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Cistercian Houses in the Kingdom of Jerusalem

  • Denys Pringle

Abstract

In the later twelfth and thirteenth centuries, a network of Cistercian daughter-houses was established throughout the Latin East, both on the Syrian mainland and also in Cyprus and in Frankish Greece.1 In contrast to other religious orders, however, and despite the great interest that St. Bernard is known to have shown in the affairs of the kingdom, there seems to have been an initial reluctance on the part of the Cistercians to establish themselves in the Kingdom of Jerusalem itself.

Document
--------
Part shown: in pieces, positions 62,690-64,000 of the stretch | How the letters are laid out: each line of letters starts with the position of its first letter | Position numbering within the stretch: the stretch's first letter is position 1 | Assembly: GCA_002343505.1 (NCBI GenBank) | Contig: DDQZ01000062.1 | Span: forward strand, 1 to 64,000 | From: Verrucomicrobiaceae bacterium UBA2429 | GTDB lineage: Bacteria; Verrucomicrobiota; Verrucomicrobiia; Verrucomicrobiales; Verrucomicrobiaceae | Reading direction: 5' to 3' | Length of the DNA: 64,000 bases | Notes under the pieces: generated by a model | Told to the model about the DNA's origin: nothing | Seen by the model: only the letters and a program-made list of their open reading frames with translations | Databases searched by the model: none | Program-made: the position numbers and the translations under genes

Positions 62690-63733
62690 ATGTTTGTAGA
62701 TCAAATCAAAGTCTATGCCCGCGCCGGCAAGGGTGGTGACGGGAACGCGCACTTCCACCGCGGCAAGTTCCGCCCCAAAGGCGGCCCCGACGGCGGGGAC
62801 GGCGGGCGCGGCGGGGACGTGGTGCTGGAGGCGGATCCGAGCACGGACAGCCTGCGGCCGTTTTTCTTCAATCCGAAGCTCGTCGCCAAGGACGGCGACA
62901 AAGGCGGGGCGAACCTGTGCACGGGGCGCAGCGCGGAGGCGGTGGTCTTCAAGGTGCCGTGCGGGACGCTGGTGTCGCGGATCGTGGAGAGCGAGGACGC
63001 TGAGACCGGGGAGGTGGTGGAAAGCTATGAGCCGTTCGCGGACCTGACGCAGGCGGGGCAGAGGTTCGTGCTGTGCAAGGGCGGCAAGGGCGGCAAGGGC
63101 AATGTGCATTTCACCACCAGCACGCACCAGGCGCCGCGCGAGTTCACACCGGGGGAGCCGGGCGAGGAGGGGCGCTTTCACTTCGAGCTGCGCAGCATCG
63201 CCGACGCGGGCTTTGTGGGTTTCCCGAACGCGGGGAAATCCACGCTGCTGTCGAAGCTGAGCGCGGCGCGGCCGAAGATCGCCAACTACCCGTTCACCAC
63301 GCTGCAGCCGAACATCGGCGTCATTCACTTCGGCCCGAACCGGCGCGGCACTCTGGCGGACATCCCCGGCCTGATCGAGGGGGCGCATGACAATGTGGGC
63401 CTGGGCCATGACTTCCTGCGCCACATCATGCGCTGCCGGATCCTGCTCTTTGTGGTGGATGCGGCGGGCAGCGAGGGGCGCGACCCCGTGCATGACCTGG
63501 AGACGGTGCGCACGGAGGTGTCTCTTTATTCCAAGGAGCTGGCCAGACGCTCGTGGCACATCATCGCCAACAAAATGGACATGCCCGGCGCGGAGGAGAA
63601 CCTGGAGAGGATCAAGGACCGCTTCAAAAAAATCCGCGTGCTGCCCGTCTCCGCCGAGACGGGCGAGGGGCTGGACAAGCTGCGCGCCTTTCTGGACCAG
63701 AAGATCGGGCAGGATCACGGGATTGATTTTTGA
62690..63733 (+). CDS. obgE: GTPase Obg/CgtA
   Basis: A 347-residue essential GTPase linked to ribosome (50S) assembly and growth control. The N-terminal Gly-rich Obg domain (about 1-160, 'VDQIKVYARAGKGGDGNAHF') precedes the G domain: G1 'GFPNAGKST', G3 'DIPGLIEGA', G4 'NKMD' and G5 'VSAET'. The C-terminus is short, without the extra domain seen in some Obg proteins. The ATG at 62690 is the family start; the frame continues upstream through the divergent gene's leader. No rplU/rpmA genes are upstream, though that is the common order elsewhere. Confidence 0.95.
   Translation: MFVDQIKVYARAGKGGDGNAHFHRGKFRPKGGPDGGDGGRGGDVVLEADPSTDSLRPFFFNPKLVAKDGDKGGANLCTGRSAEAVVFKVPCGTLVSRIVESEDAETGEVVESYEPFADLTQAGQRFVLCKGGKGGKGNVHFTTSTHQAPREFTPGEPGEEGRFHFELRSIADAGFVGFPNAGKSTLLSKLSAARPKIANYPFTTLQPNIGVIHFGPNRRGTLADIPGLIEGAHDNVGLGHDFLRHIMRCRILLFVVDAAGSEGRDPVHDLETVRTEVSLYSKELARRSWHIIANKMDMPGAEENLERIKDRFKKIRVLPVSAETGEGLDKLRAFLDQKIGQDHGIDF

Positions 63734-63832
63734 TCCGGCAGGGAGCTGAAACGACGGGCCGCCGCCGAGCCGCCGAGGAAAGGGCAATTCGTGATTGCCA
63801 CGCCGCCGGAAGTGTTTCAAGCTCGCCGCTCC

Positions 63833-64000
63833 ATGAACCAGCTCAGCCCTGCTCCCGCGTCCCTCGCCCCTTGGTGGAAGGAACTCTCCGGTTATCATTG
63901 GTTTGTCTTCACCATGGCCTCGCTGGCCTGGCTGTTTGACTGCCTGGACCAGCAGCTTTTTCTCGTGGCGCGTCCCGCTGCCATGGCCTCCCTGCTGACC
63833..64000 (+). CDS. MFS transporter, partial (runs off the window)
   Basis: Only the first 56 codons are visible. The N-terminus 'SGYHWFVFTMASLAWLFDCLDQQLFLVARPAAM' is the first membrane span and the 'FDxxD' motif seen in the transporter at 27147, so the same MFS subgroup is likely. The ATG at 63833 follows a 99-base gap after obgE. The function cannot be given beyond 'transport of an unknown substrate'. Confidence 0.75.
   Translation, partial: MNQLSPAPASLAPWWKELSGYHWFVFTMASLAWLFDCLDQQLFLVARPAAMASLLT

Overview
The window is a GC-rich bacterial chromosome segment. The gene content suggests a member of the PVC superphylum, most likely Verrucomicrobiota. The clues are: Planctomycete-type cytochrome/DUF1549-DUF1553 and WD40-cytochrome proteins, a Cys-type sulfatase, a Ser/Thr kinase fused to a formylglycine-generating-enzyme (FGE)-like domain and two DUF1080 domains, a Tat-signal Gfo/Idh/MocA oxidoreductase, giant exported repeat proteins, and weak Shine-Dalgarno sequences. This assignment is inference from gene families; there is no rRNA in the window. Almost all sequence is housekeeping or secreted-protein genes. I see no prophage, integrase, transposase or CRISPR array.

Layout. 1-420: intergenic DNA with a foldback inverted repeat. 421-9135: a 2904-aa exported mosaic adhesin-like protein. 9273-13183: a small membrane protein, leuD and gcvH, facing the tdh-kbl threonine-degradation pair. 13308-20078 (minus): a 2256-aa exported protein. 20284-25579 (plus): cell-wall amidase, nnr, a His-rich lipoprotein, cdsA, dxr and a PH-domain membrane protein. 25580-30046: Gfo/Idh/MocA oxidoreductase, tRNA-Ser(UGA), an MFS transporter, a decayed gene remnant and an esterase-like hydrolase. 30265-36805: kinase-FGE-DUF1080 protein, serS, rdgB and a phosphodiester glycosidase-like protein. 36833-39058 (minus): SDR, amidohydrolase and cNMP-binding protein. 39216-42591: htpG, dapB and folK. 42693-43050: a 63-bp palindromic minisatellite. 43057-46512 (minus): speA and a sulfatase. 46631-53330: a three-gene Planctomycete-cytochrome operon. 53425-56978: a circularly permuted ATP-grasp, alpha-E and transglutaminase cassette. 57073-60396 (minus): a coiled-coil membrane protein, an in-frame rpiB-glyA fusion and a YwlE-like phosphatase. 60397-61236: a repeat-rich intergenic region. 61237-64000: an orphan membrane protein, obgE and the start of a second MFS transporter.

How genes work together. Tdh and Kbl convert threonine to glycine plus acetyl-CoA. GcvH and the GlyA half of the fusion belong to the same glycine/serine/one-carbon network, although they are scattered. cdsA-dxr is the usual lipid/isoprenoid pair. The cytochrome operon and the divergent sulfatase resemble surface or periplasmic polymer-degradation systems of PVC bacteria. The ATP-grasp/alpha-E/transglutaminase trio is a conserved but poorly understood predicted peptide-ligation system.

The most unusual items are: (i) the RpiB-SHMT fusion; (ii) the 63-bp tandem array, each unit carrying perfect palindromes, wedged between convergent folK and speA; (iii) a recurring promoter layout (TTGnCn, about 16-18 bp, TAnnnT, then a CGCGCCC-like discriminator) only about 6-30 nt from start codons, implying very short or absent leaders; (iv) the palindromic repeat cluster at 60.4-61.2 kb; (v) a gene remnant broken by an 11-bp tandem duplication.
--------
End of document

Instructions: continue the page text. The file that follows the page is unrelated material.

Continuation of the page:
Keywords

South Wall Twelfth Century North Wall West Wall East Wall 
These keywords were added by machine and not by the authors. This process is experimental and the keywords may be updated as the learning algorithm improves.

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Copyright information

© Michael Gervers 1992

Authors and Affiliations

  • Denys Pringle

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